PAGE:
On Black Sister Street, by Chika Unigwe.
On Black Sister Street, by Chika Unigwe. Random House (2011), Hardcover, 272 pages.
GLOBAL WOMEN OF COLOR
A compassionate novel about four Nigerian women working as prostitutes in Belgium and the situations that led them into that life.
Prostitution is humiliating, grim, and exploitive, but the actual women engaging in it are not dull passive victims. In this novel by a Nigerian woman they are shown as unique individuals caught in situations that seem hopeless, ready to grab at an alternative that seems to offer a path to a better life for themselves and others. Sisi, the major character in the book, has a college degree but is unable to find a job in Lagos. Efe is an unwed mother unable to support her child. Ama grew up in a strictly Christian family where she was regularly raped by her stepfather. She escaped his control, but got caught in a dead-end job. Joyce was actually a Sudanese whose family had been killed in the violence there. She had been sent to a refugee camp where she met and fell in love with a Nigerian peacekeeper. He took her home with him, but when his family refused to let him marry her, he sent her abroad to be a prostitute. The four women share an apartment, and when tragedy strikes they share their stories with each other.
In recent years feminists have argued about prostitution. Some have claimed that it is so damaging to women, both those involved in it and women at large, that it should be banned. While Unigwe certainly shows how abusive the practice is, her book offers little evidence that legal measures could be affective in stopping it. The wealthy Nigerian man who runs the prostitution ring that ensnares the women is already acting beyond the law in transporting them to Belgium. He and his employees bribe the police with impunity. Part of the horror of the women’s situation is the rigid control and extra-legal violence with which they are held captive by men. But to claim that prostitution is a viable choice for women seeking empowerment, as some have done, also seems far-fetched. The four women in the novel have chosen or accepted prostitution, but only because they see no other alternatives. Unigwe tells us that three of the four women are eventually able to pay off their enormous debts, save money, and free themselves from prostitution. What happens to the other woman provides the suspense in the novel.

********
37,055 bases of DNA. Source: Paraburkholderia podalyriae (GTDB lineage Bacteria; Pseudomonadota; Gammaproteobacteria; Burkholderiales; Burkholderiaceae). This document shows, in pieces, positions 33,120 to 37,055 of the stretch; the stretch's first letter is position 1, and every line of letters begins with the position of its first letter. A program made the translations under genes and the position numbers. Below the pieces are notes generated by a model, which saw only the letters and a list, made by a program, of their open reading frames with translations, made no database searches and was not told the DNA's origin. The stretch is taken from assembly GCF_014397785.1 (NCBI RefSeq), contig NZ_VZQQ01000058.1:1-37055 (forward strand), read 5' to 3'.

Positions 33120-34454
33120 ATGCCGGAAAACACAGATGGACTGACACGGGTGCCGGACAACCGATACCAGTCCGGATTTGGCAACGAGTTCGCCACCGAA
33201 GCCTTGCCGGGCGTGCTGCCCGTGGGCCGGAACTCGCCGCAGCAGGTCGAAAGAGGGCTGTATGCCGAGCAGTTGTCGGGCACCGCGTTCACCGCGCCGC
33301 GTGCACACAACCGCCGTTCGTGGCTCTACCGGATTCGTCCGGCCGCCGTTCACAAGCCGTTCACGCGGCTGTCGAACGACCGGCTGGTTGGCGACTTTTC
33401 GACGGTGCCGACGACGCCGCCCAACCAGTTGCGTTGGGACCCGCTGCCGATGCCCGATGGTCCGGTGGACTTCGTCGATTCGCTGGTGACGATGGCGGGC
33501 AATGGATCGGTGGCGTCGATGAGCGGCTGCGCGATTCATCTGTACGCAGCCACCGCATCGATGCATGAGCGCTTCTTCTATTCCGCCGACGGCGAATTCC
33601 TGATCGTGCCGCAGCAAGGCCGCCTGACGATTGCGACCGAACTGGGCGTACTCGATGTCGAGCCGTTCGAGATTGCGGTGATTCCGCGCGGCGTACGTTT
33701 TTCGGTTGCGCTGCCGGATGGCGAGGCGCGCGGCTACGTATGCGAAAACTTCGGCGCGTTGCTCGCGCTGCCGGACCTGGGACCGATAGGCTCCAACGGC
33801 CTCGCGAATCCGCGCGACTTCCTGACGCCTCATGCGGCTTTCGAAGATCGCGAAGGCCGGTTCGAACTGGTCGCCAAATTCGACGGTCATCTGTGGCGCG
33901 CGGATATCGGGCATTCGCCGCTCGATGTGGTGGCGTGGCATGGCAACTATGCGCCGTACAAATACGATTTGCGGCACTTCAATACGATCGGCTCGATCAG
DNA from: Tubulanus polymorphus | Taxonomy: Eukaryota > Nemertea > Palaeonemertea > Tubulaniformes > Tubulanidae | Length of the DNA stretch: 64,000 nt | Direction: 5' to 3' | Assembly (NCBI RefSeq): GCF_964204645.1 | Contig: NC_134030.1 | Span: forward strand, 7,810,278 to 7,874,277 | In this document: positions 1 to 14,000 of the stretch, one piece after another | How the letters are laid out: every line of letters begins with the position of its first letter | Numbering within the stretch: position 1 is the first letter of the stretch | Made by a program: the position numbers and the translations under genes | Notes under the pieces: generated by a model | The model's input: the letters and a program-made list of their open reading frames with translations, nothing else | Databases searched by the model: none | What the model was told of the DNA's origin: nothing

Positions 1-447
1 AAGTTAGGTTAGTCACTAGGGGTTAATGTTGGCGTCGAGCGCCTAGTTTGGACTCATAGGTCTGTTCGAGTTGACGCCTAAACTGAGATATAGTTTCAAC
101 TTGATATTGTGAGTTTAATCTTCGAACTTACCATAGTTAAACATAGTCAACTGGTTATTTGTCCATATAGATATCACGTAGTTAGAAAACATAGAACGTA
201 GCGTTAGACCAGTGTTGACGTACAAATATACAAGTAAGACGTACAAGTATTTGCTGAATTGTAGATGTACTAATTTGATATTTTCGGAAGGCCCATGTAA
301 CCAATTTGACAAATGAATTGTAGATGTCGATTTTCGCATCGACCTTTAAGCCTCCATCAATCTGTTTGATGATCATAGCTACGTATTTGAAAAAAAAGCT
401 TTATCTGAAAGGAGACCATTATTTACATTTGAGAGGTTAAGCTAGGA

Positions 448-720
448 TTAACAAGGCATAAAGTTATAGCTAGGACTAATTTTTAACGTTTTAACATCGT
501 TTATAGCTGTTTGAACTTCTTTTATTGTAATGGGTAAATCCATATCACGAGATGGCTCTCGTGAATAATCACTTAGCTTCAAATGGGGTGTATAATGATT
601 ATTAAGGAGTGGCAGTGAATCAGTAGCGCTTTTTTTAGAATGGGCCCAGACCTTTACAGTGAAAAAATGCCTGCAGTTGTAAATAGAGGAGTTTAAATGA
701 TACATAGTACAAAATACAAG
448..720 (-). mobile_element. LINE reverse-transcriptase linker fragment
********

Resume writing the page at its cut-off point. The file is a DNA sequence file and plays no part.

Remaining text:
Chika Unigwe was herself born in Nigeria and later moved to Belgium. She has a Ph.D. from a Belgian university and writes in various formats in both Dutch and English. Her vigorous prose conveys the pain and ambivalence of women whose voices are seldom heard. She allows her subjects to regain a bit of their dignity. On Black Sister Street deals with women’s pain, but Unigwe’s warmth towards her characters keeps the book from being overly depressive.
At times, Unigwe’s book reminded me of Hope and Other Dangerous Illusions, by Laila Lalami, with its clear portrayal of why individuals take the enormous risks of illegal immigration. One of Lalami’s characters is also a prostitute. Both these books support the view that there is no easy legal fix for prostitution. Its end can come only when all women and men have reasonable hope for living fulfilling lives.